Bignoniaceae (Trumpet Creeper) Family
Plant is a woody climbing vine. Preferred habitat is at stream banks, roadsides, moist woods and waste sites. Distribution is throughout the Escambia region.
Leaves are opposite and compound; consisting of two oblong to lance-like leaflets and a tendril arising from between them; no teeth and no lobes and base is nearly heart-shaped.
Flowers are in axillary clusters, divided into two parts each being an image of the other; corolla is tubular; five lobed; dull red to nearly orange outside; yellow inside; sweet scented. Flowers occur in the spring.
Fruit is a capsule.
This is an occasional vine and seems to prefer one swampy area over another but a good rule of thumb is "fresh water streams," and the margin of woods where a good water supply is near by. Odors coming from the flower are pungent and subdued; not pleasant but not unpleasant either.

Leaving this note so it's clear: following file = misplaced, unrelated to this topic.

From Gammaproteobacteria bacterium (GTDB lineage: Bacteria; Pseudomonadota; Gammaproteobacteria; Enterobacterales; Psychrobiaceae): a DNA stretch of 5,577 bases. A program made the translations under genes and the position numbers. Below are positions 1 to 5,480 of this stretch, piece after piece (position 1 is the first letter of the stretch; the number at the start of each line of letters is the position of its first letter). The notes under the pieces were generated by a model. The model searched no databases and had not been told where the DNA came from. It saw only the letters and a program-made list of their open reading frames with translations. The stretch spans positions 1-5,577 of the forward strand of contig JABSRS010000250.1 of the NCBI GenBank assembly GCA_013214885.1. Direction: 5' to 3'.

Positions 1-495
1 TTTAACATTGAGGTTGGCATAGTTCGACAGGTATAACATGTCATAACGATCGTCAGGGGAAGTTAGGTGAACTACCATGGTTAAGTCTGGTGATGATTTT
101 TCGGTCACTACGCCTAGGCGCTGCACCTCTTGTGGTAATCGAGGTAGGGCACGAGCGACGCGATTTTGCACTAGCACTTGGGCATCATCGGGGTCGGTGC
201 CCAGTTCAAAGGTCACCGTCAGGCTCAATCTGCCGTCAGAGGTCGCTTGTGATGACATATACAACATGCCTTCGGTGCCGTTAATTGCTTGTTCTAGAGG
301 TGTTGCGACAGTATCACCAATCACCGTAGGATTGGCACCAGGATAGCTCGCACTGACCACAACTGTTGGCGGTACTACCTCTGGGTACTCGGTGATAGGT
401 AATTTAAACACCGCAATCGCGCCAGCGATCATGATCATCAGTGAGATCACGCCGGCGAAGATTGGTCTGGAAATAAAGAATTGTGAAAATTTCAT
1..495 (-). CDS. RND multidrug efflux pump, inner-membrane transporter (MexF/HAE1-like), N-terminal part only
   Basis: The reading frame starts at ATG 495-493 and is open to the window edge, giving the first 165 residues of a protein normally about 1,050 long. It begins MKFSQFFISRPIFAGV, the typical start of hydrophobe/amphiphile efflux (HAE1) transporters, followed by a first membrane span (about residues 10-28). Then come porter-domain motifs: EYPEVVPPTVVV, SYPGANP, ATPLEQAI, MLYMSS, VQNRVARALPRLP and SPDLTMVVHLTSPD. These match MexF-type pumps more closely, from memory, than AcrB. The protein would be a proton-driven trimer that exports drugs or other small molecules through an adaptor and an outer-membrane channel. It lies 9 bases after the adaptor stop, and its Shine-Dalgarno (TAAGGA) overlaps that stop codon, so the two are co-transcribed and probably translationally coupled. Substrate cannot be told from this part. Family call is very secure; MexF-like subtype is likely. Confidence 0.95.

The common name is derived from the cross-shaped appearance of the stem in sectional view. Also, a story goes that during pioneer migrations westward there were many deaths on the wagon trains and trails. A supply of the cross vine was carried on the treks. Because the vines were pliable but tough grave markers were made by crossing two sticks and binding them with the vine; thus adding richness to the history of this beautiful high-climber.
The Latin, capreolata, describes the plant as "Being like rafters; to swing from one host to another".